Since the budget amount (prior to adding Social Security) increased by inflation in each of his first two years of retirement remains inside the 10% corridor around the actuarial value, Raymond determines his budget for his second year of retirement by increasing the first year pension and withdrawals of $27,733 by 2%.  This equals $28,288 so he withdraws $18,288 from his accumulated savings and his total budget for his second year is $52,768 ($24,480 from Social Security, $10,000 from the pension and $18,288 from withdrawals).

Late in his second year, Ray determines a preliminary budget for his third year.  He increases the pension and withdrawal from the previous year of $28,288 by 2% to get a sum of $28,854 for a total budget of $53,824 ($24,970 from Social Security, $10,000 from the pension and $18,854 from withdrawals.  At the beginning of his third year of retirement, he has $527,572 in accumulated assets.  By comparison, the actuarial budget for his third year (based on the spreadsheet without smoothing) would be $55,094 ($24,970 from Social Security, $10,000 from the pension and $20,124 from withdrawals).

But, let's assume that at the beginning of his third year of retirement, Ray discovers that he has an upcoming expense of $40,000 at some time in the near future.  How should he adjust his third year budget in light of this new expense?

Approach #1--Restart the Actuarial Approach

Under Approach #1, Ray redetermines his budget for year 3 reducing his assets at the beginning of year 3 by $40,000 (even though all of this expense may not occur in year 3).  So, instead of inputting $527,572 in assets to determine the actuarial budget, he enters $487,572 and a 28 year remaining period.  The resulting total budget is $53,265 ($24,970 from Social Security, $10,000 from the pension and $18,295 from withdrawals). 

Approach #2--Treat the Unexpected Expense as Any Other Gain/Loss (Including Deviations of Withdrawals from Budget)

Under Approach #2, Ray inputs $487,572 into the spreadsheet as his accumulated assets (the same as in Approach #1).  Using the smoothing method, he compares the result of the spreadsheet calculation ($28,295 = $10,000 from the pension and $18,295) with the previous years total increased by 2% inflation ($28,854).  Since the amount from the previous year increased by inflation falls within a 10% corridor around the actuarial value, Ray adds $28,854 to his Social Security benefit of $24,970 to get the same budget for his third year that he had prior to recognition of the unexpected expense.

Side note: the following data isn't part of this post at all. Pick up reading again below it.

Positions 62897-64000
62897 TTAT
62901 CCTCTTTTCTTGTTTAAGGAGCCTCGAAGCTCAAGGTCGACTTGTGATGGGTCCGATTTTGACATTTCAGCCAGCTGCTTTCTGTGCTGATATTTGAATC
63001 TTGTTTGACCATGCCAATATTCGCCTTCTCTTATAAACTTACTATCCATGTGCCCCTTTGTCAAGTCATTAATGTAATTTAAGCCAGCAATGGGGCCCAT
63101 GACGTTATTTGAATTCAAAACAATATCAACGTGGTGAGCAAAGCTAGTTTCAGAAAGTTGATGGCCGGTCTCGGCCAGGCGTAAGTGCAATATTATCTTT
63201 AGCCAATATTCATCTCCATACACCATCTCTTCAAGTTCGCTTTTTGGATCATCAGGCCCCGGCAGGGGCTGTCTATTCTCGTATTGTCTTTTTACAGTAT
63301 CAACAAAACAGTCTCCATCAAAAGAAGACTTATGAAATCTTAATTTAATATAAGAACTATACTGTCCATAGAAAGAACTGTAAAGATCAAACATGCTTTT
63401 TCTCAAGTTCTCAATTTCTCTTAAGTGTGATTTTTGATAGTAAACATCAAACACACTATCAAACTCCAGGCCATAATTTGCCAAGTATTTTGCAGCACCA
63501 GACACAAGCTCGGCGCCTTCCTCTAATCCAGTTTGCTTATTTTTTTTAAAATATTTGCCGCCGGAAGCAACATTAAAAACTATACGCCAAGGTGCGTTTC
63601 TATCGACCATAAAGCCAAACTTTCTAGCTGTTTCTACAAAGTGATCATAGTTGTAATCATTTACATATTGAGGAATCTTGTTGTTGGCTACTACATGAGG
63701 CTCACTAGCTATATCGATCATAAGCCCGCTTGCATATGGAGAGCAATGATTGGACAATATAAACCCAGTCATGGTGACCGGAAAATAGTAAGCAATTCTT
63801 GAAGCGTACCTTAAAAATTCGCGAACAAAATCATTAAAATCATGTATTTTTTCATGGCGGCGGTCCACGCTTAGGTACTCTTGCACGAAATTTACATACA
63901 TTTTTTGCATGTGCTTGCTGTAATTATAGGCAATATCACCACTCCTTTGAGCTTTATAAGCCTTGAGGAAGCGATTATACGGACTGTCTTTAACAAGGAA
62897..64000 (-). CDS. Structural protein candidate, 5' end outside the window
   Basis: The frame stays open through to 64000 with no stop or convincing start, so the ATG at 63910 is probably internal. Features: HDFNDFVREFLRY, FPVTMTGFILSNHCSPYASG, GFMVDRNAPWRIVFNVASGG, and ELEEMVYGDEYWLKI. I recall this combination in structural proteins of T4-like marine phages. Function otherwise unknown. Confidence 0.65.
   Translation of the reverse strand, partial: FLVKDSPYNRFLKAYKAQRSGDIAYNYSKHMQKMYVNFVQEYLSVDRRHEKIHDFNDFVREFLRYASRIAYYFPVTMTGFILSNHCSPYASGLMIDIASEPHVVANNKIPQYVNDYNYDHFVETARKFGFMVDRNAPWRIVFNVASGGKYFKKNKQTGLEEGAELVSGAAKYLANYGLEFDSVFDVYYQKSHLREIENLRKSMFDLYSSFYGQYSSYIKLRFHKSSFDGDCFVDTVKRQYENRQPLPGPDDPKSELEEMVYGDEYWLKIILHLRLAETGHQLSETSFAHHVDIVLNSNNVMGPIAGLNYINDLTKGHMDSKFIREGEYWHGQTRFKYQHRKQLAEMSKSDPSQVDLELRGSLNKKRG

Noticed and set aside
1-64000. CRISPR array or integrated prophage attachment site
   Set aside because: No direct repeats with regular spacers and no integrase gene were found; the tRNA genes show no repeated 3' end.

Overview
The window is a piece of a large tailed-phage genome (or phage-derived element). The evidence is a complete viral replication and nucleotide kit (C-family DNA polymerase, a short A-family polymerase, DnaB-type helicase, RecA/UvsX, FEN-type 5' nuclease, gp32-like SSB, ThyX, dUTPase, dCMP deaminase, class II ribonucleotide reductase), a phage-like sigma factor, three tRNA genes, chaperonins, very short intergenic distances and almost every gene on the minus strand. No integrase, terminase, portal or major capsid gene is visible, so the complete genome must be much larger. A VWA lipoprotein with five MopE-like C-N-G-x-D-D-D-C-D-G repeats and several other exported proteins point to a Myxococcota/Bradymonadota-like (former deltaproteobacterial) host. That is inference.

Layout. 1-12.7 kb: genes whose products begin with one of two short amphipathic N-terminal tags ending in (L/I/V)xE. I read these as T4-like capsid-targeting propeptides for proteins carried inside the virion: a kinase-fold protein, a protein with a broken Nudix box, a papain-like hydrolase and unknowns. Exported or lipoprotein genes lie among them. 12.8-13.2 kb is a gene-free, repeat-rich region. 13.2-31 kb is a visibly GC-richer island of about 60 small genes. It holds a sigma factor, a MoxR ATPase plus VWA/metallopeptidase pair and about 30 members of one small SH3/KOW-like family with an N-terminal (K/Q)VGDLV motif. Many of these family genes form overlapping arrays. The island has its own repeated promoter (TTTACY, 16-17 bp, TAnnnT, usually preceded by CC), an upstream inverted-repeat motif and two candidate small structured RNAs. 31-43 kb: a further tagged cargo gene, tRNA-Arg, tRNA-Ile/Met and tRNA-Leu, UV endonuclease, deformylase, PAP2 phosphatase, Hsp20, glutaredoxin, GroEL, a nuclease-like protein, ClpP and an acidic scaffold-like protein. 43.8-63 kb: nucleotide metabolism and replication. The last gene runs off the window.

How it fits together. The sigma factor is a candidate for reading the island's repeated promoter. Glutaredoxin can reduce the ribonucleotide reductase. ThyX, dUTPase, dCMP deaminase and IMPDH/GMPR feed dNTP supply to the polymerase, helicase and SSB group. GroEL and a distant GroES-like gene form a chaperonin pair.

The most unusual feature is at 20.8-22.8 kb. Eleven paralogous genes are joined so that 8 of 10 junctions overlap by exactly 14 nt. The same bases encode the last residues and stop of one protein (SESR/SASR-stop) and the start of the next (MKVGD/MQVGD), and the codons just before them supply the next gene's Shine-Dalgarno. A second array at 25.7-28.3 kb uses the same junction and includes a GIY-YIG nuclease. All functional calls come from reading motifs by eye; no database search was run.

Approach #3--Recognize the Expense in Budget Over a limited Period

Ray doesn't feel comfortable with the negligible or no decreases in budget resulting under the first two approaches and feels that spending an extra $40,000 in accumulated saving should be recognized in his spending budget over a shorter time-frame.  Therefore, under Approach #3, Ray decides that he will reduce his spending budget for each of the next four years by $10,000 per year.  To accomplish this, Ray will add $40,000 to his reduced assets of $487,572 in year three and will determine the same budget (without recognition of the extra expense) of $53,824.  From this amount, he will subtract $10,000 to get a third year expense budget of $43,824.
To determine the budget in year 4, Ray will follow the regular actuarial process, but instead of adding $40,000 to his beginning of year assets, he will only add $30,000.  He will then subtract $10,000 from the resulting budget.  He will continue this process for two more years until there are no more adjustments to the inputted assets and no more $10,000 subtractions from the budget.  Depending on whether Ray actually pays attention to his spending budget, this approach is more conservative than the first two, but results in approximately a $10,000 increase in his annual budget when the expense is fully recognized. 

Approach #4--Reduce Amount Desired to be Left to Heirs

Yet another approach is to use either Approach #1 or Approach #2 and reduce the amount previously input for the bequest motive.  This approach may be perceived to me more reasonable if in fact the unanticipated expense is in reality a pre-payment of one's bequest motive (such as a gift to assist a child purchase a home).